There is something I miss from the Learjet 35 (one from FS95/98) that I don't see any more: Fuel tanks on the wingtips! What happened to the wingtip integrated fuel tanks in the business jet industry?


3 Answers 3


One of the main reasons wing tip tanks were used was to counteract some of the forces of wing bending by adding mass to the end of the wings. As time has progressed and our understanding of materials has grown as well as our ability to design structures better the need for tricks like this has gone away.

As our general understanding of aerodynamics has gotten better so has the understanding of the impact of wing tip shape on reducing drag. As such wing tip tanks have been traded out for wing tip devices.

In some cases the tip tanks are an option available as a later add-on or at purchase time. Generally this increases the range of the aircraft at the cost of useful load. As such, it may just be that most people who order planes these days prefer the higher useful load and the reduced range, rather than the extended range flying with a lighter load.

You can find some more discussion on it here.


More modern engines need less fuel for the same thrust, so the fuel volume needed for an acceptable range has shrunk over the last five decades. Wing volume alone is now more than sufficient.

While a typical 1950s era jet engine would consume 1 pound of fuel for every hour and pound of thrust (= 28 g/kN·s), comparable engines of recent design consume less than half of that (0.44 lb/lb-f·h in case of the PW500).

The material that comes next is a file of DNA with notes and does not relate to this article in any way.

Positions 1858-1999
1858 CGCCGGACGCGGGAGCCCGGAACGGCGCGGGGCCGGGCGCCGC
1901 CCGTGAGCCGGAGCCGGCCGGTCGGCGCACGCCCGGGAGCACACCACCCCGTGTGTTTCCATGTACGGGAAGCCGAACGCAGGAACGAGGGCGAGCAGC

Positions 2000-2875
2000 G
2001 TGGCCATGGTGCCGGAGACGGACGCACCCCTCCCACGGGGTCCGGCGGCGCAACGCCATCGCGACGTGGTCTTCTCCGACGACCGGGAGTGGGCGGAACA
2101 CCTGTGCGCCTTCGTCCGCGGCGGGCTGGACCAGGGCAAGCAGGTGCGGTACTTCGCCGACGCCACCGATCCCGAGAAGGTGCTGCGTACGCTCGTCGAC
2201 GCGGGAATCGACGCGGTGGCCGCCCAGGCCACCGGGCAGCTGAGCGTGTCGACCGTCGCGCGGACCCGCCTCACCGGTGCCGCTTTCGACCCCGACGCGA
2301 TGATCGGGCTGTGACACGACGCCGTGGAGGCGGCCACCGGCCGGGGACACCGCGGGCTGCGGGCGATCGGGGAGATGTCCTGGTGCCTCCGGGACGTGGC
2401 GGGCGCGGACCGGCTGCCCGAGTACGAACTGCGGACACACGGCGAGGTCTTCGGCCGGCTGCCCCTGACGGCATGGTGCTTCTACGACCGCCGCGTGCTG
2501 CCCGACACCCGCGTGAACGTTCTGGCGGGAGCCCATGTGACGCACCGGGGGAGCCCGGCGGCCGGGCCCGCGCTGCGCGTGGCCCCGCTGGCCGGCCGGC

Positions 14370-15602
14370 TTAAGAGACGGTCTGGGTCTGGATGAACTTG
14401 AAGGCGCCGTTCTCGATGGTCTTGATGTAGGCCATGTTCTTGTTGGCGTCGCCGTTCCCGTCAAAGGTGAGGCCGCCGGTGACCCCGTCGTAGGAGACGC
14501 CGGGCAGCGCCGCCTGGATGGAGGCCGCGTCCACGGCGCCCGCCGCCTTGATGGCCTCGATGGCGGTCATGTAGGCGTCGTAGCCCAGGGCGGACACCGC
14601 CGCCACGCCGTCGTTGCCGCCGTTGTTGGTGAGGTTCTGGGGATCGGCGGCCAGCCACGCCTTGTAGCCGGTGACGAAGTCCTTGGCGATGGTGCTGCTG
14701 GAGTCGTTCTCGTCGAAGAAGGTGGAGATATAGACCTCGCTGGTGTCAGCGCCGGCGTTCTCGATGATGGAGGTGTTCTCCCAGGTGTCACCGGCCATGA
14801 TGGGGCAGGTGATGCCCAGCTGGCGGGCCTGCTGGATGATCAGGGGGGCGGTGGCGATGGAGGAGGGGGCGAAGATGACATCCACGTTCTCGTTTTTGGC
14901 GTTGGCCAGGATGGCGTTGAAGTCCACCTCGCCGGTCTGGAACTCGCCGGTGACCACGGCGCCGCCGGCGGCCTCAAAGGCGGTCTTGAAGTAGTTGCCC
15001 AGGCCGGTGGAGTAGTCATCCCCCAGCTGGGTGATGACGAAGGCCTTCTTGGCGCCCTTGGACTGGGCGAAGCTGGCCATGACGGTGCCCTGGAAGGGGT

Note that even entry-level business jets have a range in excess of 2000 km, without tip tanks. The use of supercritical airfoils, which allow thicker wings for the same drag divergence Mach number, helped as well to make tip tanks superfluous.

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    $\begingroup$ NB: For the second measure 0.44 lb/(lb-f*h) is equal to 12.5 g/(kN*s). $\endgroup$
    – Tim
    Nov 11, 2017 at 18:15

The Lears with tip tanks were the 23-25 and the 35. They had laminar profiles with 9% wing thickness, the thin profile was to not have to apply wing sweep. The Lear 23 was developed form a Swiss fighter design, Bill Lear Sr. sold his electronics company, bought the design, and founded his bizjet corp. Hail Bill!

enter image description hereStory of Bill

Internal fuel volume of a thin wing is a limiting factor. Storing fuel at the wing tip is a very good idea that is still carried out in all aircraft: internal fuel at the tip is used last as well. The external fuel tank further doubled as an aerodynamic barrier device, like a wingtip.

However, tip tanks increase drag and therefore if at all possible to provide the range, will be stored inside the wing.

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    $\begingroup$ You said "external fuel tank further doubled as a barrier device", but wouldn't a collision with a fuel tank be worse than just hitting a regular wingtip? $\endgroup$
    – Xen2050
    Nov 10, 2017 at 6:36
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    $\begingroup$ @Xen2050 barrier device as in aerodynamic barrier, like a winglet. The tip tank blocks off the wing tip and reduces induced drag a bit, however the profile drag is greater than the induced drag reduction and the L/D is lower. $\endgroup$
    – Koyovis
    Nov 10, 2017 at 8:54
  • $\begingroup$ Ok, that makes sense :) I tried searching before asking, but only found hits related to double-walled fuel tanks & impacts. $\endgroup$
    – Xen2050
    Nov 11, 2017 at 20:59
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    $\begingroup$ Anonymous downvoter, how may I improve my answer? $\endgroup$
    – Koyovis
    Aug 16, 2019 at 19:43

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